People with CF spend a lot of time taking care of their bodies. For many; nebulisers, inhalers, blood sugar monitoring, and insulin shots are part of a daily routine to manage their CF. While this daily routine helps to maintain physical health; we wanted to hear from our community about how they take care of their mental health as well.
Here’s what some of our community members had to say:
“Connecting and talking to people that I’m close with, and who have CF has always been a huge part of making sure my mental health is taken care of. It’s challenging finding people with CF who you can connect with, since we can’t be close to one another. Because CF is such an isolating disease, it’s so important to check in with yourself and see how you’re doing emotionally. In BC we’ve started an online support group which is a great way to connect with others and find that sense of solidarity which, for me, is so validating. I’ve always found counselling therapeutic as well. Counsellors are trained to help you through darkness, guide you in personal growth and cope with adversity.” – Kim Wood
“Exercise tops my list in terms of my self-care. The benefits of exercise are infinite to me. Exercise benefits mood, promotes healthy sleep, has a positive impact on chronic illness, and it can aid with memory and cognitive skills. I also meditate daily. While doing so, I focus very wholly on breathing. Meditation helps me take a pause and see things more holistically, and appreciate things more deeply. I try to experience all of my emotions and allow myself to be vulnerable. I offer positive self-talk to myself, and challenge myself daily to choose the perspective that best serves me.” – Alex McCombes
“After my lung transplant, I really began to struggle with my mental health. The new medications, becoming diabetic, and the physical limitations that remained, led to anxiety, depression and anger. This past year –after 2 years of searching, I found a psychotherapist who began working with me to enable me with tools to deal with my emotions and attitudes. It has been a great help. I would encourage anyone dealing with anxiety, PTSD, depression and suicidal thoughts to reach out to your clinic and speak to your social worker about getting some help.” – Rob Burtch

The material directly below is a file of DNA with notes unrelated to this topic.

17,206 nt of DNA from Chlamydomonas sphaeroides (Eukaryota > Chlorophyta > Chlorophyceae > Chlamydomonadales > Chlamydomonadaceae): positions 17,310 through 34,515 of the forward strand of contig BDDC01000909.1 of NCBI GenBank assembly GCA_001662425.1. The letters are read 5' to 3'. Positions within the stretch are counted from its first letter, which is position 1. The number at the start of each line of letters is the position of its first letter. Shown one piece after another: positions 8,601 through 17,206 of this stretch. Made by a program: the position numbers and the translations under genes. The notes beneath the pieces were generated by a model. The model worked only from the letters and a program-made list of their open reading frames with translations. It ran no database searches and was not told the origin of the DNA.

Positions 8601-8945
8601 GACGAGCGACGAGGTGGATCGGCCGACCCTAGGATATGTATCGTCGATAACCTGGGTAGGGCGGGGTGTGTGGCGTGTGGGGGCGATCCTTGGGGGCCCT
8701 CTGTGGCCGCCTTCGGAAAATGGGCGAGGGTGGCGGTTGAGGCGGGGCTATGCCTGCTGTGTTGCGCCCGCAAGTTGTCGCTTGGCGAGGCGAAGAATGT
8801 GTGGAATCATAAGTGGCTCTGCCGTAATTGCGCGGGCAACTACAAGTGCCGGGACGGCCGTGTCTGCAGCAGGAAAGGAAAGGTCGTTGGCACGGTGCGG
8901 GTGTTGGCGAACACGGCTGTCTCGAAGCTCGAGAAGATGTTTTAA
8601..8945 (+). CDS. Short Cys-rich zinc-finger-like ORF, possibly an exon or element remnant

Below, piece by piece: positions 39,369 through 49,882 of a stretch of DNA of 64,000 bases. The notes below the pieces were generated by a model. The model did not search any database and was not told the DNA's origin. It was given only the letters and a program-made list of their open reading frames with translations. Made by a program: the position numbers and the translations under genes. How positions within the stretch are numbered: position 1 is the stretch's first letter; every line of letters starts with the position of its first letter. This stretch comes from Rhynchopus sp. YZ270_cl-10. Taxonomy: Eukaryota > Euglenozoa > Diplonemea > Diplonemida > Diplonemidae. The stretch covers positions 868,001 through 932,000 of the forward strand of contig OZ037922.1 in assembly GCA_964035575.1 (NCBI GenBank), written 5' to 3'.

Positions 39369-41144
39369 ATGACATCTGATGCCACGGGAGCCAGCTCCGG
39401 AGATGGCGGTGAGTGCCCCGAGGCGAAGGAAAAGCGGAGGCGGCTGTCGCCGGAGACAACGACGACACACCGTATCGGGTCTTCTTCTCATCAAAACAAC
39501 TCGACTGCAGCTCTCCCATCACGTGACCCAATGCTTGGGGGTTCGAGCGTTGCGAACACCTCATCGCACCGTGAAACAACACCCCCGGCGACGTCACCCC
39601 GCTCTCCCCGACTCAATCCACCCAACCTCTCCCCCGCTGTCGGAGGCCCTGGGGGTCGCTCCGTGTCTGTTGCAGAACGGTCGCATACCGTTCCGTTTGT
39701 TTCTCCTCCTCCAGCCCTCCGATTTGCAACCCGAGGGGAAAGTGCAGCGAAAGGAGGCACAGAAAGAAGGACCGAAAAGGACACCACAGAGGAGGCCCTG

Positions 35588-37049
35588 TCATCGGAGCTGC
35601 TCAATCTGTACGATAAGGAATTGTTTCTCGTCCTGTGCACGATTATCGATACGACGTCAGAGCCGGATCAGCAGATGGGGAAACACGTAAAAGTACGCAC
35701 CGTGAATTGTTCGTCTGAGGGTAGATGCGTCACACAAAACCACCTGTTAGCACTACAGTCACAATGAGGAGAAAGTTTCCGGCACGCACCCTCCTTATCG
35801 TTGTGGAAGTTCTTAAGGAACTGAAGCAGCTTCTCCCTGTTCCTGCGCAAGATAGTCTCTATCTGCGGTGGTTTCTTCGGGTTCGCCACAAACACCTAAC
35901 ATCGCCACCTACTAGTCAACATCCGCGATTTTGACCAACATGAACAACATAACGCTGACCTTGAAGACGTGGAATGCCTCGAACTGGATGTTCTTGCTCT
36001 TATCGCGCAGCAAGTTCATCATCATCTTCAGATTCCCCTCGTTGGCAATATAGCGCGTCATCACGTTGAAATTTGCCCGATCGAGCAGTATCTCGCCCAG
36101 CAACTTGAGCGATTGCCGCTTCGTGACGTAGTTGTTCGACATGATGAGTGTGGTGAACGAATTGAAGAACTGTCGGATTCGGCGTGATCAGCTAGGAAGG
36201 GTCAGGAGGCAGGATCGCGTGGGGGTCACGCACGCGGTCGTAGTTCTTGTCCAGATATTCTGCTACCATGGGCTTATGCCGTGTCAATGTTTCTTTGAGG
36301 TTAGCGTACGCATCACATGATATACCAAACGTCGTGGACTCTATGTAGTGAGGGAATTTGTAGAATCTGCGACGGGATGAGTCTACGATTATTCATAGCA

“A few years ago, after a tough hospital admission, and some eye-opening conversations with my medical team, I found myself slipping into a deep depression. This depression was a very real response to information that my mind was trying to process, yet was unable to. So, I put in the work. I found a therapist. I practiced gratitude twice a day, I read everything that Brene Brown has written, I expressed my emotions through journaling, and I learned to love myself again. Eventually, slowly but surely I came back to me – just a happier, more resilient, and stronger version.” – Stephanie Stavros
“I really appreciate that our clinic has recently taken a more pro-active approach to helping CF patients cope with mental health issues. They do a check-in at least once a year, and more often if it is deemed necessary. For me, talking about how I’m feeling and what is going on is the best way for me to maintain my mental health – this can be with trusted friends, family members, or a counselor. Making connections with others with CF also really helps me to keep things in perspective.” – Terra Stephenson